I was reminded of Ashbery’s phrase, “notes from the air”, the title of a poem from Hotel Lautréamont and part of the title of a selection of his poetry published in 2008, while reading an essay published in 1878 by Charles Sanders Peirce. In it, Peirce uses the word “air” as musical composition, a form of the word not as common today:
In a piece of music there are the separate notes, and there is the air. A single tone may be prolonged…. and it exists as perfectly in each second of that time as in the whole taken together…. But it is different with the air, the performance of which occupies a certain time…. and to perceive it there must be some continuity of consciousness…. These two sorts of objects, what we are immediately conscious of and what we are mediately conscious of, are found in all consciousness.
Pierce could have said (in an essay entitled, How to Make Our Ideas Clear!) simply, a musical composition cannot be experienced in less time than it takes to play it. Further on, reiterating, even belaboring his point that the goal of all thinking is to arrive at belief, which is a state of rest but also ground to spur further thought, he writes:
The action of thinking may incidentally have other results: it may serve to amuse us, for example, and among dilettanti it is not rare to find those who have so perverted thought to the purposes of pleasure that it seems to vex them to think that the questions upon which they delight to exercise it may ever get finally settled; and a positive discovery which takes a favorite subject out of the arena of literary debate is met with ill-concealed dislike. This disposition is the very debauchery of thought.
Now, if poetry were thinking, as Peirce has defined it, then it would be this very debauchery, not because poetry by definition is antagonistic to the settling of questions, but because belief as the goal of all thought is not its prime motivator. I hope that this is obvious enough that I don’t have to make an elaborate demonstration (perhaps my philosopher friends would say such a demonstration is indeed necessary; thus I would have to become a philosopher). Doubtless for Peirce poetry shares the same epistemological status as music: “we do not call that thinking,” he says flatly. Let us suppose, for now, that poetry is not thinking as defined by Peirce.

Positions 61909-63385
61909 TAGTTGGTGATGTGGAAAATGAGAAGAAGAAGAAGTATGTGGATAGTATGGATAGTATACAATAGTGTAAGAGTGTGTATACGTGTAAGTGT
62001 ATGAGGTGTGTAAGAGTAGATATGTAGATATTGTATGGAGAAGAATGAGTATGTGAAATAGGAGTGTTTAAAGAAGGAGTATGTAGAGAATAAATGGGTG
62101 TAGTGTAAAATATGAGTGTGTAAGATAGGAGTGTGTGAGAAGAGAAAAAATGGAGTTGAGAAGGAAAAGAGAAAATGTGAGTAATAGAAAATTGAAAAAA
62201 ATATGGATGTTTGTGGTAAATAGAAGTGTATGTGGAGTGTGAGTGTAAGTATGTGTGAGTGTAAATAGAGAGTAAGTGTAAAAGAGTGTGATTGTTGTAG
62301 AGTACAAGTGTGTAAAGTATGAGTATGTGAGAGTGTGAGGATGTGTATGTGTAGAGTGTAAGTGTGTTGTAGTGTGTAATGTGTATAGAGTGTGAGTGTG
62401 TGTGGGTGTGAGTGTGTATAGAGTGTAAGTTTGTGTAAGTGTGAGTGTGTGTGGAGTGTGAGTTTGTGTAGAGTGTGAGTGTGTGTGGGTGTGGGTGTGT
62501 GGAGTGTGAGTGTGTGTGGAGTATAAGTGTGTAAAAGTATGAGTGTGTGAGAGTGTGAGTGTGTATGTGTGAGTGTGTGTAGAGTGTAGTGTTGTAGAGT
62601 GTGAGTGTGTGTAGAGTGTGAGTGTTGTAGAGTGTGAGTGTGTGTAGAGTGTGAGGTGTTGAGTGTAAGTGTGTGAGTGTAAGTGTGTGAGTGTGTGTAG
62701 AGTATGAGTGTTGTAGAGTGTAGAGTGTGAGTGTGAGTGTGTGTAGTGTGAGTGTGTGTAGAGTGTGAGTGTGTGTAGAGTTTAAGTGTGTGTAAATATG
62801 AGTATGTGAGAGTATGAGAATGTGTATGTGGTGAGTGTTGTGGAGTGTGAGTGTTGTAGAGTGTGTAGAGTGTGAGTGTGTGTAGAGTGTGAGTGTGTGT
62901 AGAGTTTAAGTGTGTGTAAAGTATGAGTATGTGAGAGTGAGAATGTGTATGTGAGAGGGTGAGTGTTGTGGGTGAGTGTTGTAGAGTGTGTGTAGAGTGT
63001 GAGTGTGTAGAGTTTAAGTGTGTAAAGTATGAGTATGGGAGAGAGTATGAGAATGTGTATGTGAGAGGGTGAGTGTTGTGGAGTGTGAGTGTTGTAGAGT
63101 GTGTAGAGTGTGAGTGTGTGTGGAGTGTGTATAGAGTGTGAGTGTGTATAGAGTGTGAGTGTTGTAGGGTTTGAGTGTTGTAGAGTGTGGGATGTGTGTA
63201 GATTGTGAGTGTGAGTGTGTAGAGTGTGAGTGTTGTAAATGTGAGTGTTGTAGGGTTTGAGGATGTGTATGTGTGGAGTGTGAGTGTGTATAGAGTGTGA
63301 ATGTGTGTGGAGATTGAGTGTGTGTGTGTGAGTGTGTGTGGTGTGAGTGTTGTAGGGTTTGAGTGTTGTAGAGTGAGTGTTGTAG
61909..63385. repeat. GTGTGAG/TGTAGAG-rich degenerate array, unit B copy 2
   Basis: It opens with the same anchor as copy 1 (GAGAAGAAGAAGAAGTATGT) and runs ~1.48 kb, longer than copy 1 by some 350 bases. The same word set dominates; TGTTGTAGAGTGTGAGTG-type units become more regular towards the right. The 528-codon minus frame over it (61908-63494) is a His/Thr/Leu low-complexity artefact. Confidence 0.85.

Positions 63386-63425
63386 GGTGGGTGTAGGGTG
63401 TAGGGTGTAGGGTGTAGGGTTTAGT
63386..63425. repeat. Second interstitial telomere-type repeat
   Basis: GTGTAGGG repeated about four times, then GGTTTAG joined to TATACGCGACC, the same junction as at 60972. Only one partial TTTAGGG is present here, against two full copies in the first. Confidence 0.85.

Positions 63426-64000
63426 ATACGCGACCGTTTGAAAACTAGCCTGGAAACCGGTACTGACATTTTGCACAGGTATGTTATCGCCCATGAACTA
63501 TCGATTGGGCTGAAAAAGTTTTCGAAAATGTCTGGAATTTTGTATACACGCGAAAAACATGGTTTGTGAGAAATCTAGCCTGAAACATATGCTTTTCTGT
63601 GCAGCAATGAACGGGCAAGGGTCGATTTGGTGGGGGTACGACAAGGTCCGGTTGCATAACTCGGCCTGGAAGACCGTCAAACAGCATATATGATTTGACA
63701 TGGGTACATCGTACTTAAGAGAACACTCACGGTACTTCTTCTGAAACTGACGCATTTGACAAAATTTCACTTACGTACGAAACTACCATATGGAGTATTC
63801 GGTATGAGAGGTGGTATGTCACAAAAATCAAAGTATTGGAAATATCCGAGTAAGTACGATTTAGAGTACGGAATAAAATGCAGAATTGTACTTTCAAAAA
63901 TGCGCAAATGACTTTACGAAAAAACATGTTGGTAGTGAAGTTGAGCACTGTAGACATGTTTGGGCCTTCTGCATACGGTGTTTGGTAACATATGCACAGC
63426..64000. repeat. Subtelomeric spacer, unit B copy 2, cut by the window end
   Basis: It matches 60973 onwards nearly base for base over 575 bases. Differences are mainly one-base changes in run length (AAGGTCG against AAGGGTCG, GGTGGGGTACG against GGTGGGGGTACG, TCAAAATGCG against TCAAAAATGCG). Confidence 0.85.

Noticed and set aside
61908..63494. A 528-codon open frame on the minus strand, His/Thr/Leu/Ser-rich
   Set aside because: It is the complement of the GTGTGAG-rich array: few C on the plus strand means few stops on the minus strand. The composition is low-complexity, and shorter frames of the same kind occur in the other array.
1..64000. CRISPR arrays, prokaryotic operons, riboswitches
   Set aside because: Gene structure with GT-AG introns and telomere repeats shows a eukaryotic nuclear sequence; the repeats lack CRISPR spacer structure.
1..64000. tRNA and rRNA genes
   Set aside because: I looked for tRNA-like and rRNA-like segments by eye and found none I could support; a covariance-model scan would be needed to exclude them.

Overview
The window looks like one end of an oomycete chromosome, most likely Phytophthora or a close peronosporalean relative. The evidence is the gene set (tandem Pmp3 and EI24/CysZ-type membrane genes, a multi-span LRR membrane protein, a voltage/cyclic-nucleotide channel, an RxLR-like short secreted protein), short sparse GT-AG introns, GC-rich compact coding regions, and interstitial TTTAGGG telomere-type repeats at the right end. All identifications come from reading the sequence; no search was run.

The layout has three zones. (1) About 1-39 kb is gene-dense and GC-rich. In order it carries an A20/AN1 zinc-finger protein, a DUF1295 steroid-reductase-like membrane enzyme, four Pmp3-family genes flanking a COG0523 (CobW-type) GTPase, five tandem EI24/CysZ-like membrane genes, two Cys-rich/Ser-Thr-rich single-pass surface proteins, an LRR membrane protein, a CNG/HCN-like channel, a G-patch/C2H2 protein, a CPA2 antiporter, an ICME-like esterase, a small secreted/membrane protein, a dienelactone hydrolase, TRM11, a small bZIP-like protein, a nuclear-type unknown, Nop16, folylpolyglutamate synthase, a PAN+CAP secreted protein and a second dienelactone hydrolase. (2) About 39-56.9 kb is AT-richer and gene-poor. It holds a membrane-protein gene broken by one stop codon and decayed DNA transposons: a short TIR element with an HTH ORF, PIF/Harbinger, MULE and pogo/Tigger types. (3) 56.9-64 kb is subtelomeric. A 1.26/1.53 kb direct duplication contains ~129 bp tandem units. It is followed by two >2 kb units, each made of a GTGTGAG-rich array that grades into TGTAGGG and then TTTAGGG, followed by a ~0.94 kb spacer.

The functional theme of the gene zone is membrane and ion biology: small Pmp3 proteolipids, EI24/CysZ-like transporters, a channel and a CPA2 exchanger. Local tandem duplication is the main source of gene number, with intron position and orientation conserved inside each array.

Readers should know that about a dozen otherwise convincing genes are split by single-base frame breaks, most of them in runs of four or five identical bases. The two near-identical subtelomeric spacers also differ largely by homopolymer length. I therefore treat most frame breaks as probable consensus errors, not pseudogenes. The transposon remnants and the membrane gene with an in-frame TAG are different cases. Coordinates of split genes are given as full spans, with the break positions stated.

I have no idea if Ashbery read Peirce, much less if he is responding to him in Notes From the Air, but I think it’s likely, given the singularity of the phrase, that he did have Wittgenstein in mind when he wrote the phrase, “if only the boiler hadn’t exploded”. Surely this is an echo of:
What does man think for? What use is it? –Why does he make boilers according to calculations and not leave the thickness of their walls to chance?…. –Now, may not a boiler produced in this way explode? Oh, yes.
—Philosophical Investigations, I:466
In the world of Ashbery’s poem the boiler has exploded. The explosion has already taken place. The bits are flying. We are the bits flying. And now what shall we say in such a situation? What shall we say about thinking? Whatever it is it will be fragmentary and provisional. We might even be forgiven enjoying ourselves a little, out here flying among the bits. It’s not like we have a choice about the situation, unless we want to delude ourselves about it. Lucidity is indeed an option! All of the failures and deaths mingle with the buds of new growth, and our lucid enjoyment respects the losses incurred. If that is a debauchery of thought then so be it. If it’s not even thinking, OK. But it is a lucid relationship to thought that could be defended in rational terms, should we wish to do so–and we don’t, for that process (trivial pursuits) would, like explaining a joke, strip poetry of its rewards. Answers (or call them beliefs) come when they come, and they serve their purposes when they do, but they’re not the whole Easter basket. Along with the candy eggs some bleached bones are sprinkled in.
…. No more trivia, please, but music
in all the spheres leading up to where the master
wants to talk to you, place his mouth over yours,
withdraw that human fishhook from the crystalline flesh
where it was melting, give you back your clothes, penknife,
twine. And where shall we go when we leave? What tree is bigger
than night that surrounds us, is full of more things,
fewer paths for the eye and fingers of frost for the mind,
fruits halved for our despairing instruction, winds
to suck us up? If only the boiler hadn’t exploded one
could summon them, icicles out of the rain, chairs enough
for everyone to be seated in time for the lesson to begin.